Lisa’s Early Oscar Predictions For July


Foxcatcher

Foxcatcher

It’s time for me to update my early Oscar predictions!  Every month, based on a combination of buzz, reviews, gut feelings, and random guesses, I attempt to predict which films, directors, and performers will receive nominations in 2015!  Originally, I referred to these as being my “way too early Oscar predictions.”  However, we are now halfway through the year and the picture is no longer quite as hazy as before.  Therefore, these are now simply my “early” predictions.

Click on the links to check out my predictions for March, April,  May, and June!

And below you’ll find my predictions for July.

As you may notice, my predictions have remained pretty stable over the past month.  The advance word on Big Eyes has been mixed but, unlike a lot of Oscar watchers, I was never expecting Big Eyes to be a major contender for any award other than best actress.  Meanwhile, Boyhood continues to be one of the most acclaimed films of the year, which makes me even more certain that Boyhood will be a contender in several categories.  Advanced word on Foxcatcher has also been so strong that I can now imagine both Mark Ruffalo and Channing Tatum scoring nominations for best supporting actor.

The big question right now is whether or not the acclaim that’s been given to summer films like Edge of Tomorrow and Dawn of the Planet of the Apes will also translate into major Oscar nominations or will those films simply have to be satisfied with getting all of the usual technical nominations.  Personally, I would love to see Andy Serkis get some love from the Academy but, sadly, I doubt it’s going to happen.

Best Picture

Birdman

Boyhood

Foxcatcher

The Imitation Game

Interstellar

Mr. Turner

Unbroken

Wild

 

Best Director

Alejandro Gonzalez Inarritu for Birdman

Mike Leigh for Mr. Turner

Richard Linklater for Boyhood

Bennett Miller for Foxcatcher

Jean-Marc Vallee for Wild

 

Best Actor

Steve Carell in Foxcatcher

Benedict Cumberbatch in The Imitation Game

Ralph Fiennes in The Grand Budapest Hotel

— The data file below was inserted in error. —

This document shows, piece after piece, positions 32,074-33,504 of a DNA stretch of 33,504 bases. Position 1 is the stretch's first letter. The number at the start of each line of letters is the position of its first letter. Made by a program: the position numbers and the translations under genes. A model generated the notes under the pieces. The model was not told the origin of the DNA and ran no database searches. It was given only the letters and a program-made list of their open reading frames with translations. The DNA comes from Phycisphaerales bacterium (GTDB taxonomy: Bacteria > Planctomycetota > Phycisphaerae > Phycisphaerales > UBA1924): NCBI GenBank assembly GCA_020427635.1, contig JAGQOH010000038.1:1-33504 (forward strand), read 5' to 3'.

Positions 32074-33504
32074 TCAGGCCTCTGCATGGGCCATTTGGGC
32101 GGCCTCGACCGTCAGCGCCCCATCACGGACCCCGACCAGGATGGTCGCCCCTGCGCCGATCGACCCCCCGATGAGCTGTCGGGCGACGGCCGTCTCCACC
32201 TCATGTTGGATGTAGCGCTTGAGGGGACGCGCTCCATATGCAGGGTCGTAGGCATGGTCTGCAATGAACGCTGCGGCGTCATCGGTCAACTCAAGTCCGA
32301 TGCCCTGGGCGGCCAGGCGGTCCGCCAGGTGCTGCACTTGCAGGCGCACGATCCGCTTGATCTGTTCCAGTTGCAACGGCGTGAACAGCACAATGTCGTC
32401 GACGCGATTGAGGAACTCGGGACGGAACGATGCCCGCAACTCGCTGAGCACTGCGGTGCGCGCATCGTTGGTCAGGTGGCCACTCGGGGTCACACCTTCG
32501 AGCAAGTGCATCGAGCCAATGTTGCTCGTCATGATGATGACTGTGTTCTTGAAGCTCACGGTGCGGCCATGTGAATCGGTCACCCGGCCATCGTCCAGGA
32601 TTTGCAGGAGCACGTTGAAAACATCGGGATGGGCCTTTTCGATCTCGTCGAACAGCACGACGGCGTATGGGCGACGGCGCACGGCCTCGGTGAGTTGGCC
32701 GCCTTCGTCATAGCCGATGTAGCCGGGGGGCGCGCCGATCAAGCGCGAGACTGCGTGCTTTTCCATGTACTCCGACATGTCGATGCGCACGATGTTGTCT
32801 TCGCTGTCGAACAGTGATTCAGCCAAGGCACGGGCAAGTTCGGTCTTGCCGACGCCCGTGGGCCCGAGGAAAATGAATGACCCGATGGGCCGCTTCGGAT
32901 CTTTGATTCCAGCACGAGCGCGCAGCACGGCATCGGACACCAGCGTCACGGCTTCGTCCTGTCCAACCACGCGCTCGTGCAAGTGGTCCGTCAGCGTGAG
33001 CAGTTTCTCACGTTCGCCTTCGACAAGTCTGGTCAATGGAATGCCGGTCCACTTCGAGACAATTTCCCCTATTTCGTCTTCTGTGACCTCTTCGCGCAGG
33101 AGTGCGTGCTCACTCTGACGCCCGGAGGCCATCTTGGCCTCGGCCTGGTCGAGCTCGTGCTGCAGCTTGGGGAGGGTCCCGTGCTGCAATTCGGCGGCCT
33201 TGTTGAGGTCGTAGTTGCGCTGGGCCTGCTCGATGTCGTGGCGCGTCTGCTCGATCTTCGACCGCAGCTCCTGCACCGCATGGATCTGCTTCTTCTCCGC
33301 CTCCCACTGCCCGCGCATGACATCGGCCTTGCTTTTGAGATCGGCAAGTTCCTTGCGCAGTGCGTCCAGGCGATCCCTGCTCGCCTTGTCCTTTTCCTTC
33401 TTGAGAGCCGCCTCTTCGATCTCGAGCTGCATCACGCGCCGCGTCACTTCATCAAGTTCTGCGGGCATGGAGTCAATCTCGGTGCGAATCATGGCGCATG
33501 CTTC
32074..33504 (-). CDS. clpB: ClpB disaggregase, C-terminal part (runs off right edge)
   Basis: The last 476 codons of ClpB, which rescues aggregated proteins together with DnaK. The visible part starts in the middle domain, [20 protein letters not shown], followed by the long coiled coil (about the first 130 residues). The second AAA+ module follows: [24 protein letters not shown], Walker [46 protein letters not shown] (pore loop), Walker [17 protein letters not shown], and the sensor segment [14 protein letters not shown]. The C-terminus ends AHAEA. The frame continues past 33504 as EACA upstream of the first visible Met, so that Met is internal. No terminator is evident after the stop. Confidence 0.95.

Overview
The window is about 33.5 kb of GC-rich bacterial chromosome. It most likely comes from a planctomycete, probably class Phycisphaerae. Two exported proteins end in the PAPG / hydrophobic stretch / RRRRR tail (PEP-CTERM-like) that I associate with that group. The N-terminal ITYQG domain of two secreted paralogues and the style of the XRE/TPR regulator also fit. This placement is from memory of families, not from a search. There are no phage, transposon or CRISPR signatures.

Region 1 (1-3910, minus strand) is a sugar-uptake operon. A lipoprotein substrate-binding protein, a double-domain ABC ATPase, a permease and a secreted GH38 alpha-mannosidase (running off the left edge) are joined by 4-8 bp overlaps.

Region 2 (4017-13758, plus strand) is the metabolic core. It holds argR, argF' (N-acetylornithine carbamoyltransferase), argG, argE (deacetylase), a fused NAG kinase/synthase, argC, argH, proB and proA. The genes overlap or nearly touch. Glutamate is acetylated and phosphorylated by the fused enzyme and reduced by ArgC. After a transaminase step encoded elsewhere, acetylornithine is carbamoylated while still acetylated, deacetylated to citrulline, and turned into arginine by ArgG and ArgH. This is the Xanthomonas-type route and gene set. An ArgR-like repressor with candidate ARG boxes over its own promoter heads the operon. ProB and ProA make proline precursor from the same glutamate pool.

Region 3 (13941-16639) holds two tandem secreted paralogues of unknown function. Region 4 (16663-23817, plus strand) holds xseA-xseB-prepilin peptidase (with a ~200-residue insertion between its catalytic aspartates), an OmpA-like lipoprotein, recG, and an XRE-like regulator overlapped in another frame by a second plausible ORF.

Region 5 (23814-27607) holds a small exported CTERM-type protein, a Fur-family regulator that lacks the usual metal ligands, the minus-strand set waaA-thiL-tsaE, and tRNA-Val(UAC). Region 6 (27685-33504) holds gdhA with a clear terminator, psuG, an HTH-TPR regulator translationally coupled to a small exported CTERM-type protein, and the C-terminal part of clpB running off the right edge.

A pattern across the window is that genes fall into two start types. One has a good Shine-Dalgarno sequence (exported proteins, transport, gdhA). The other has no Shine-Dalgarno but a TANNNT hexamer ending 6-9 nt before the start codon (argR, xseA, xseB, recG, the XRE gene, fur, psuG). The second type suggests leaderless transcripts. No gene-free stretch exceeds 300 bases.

Michael Keaton in Birdman

Timothy Spall in Mr. Turner

 

Best Actress

Amy Adams in Big Eyes

Jessica Chastain in The Disappearance of Eleanor Rigby

Rosamund Pike in Gone Girl

Reese Whitherspoon in Wild

Shailene Woodley in The Fault In Our Stars

 

Best Supporting Actor

Ethan Hawke in Boyhood

Mark Ruffalo in Foxcatcher

J.K. Simmons in Whiplash

Channing Tatum in Foxcatcher

Tom Wilkinson in Selma

 

Best Supporting Actress

Patricia Arquette in Boyhood

Julianne Moore in Map To The Stars

Kristen Scott Thomas in Suite francaise

Kristen Stewart in The Clouds of Sils Maria

Emma Stone in Birdman

Boyhood

Boyhood

Trailer: Horns (Official Teaser)


radcliffe

The kids of the Harry Potter film franchise have all gone their separate ways. Some have moved on to taking smaller roles. Others have begun to take on roles that tries to rehabilitate their image from just being a Harry Potter actor. Emma Watson has had some success in redoing her post-Potter image. Yet, it’s the “Chosen One” himself who looks to really be going with as many left-field film role choices since the end of the franchise.

Daniel Radcliffe has been taking some interesting risks with his post-Potter career. Even before the franchise was over he had begun working on redoing his image. Whether it was doing the stage play Equus or taking on a horror film role with the gothic horror The Woman in Black, Radcliffe seems more than willing to leave his Potter days behind him.

The first trailer from the film adaptation of the Joe Hill penned dark fantasy Horns has now arrived. We see brief glimpses of Radcliffe in the title role with the proverbial horns that becomes the center of the film’s plotline.

Time will tell if Horns will be another notch in making Daniel Radcliffe less the Potter-kid and ore the talented actor he’s turning out to be.

Horns will be making it’s presence know this Halloween 2014.

Artist Profile: Edd Cartier (1914 — 2008)


Born in New Jersey, Edd Cartier studied art at the Pratt Institute.  After his graduation in 1936, Cartier found work illustrating pulp magazines like The Shadow, Astounding Science Fiction, Doc Savage Magazine, Planet Stories, Fantastic Adventures, and Unknown.  He later served in the U.S. Army during World War II and was severely wounded at the Battle of the Bulge.  After returning to the United States, he continued to work as an illustrator until the 1950s when, frustrated by the low pay for freelance artists, Cartier retired from the pulps found work as a draftsman for an engineering firm.  In 1992, Cartier was given the World Fantasy Lifetime Achievement Award.

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Embracing the Melodrama #53: Crash (dir by Paul Haggis)


crash-2004-poster

For the past two weeks, I’ve been reviewing, in chronological order, some of the most and least memorable melodramas ever filmed.   We started way back in 1916 and now, after 52 reviews, we’ve finally reached the year 2004.  And that can only mean that it is time to review the worst film to ever win an Oscar for best picture of the year.  I am, of course, talking about Crash.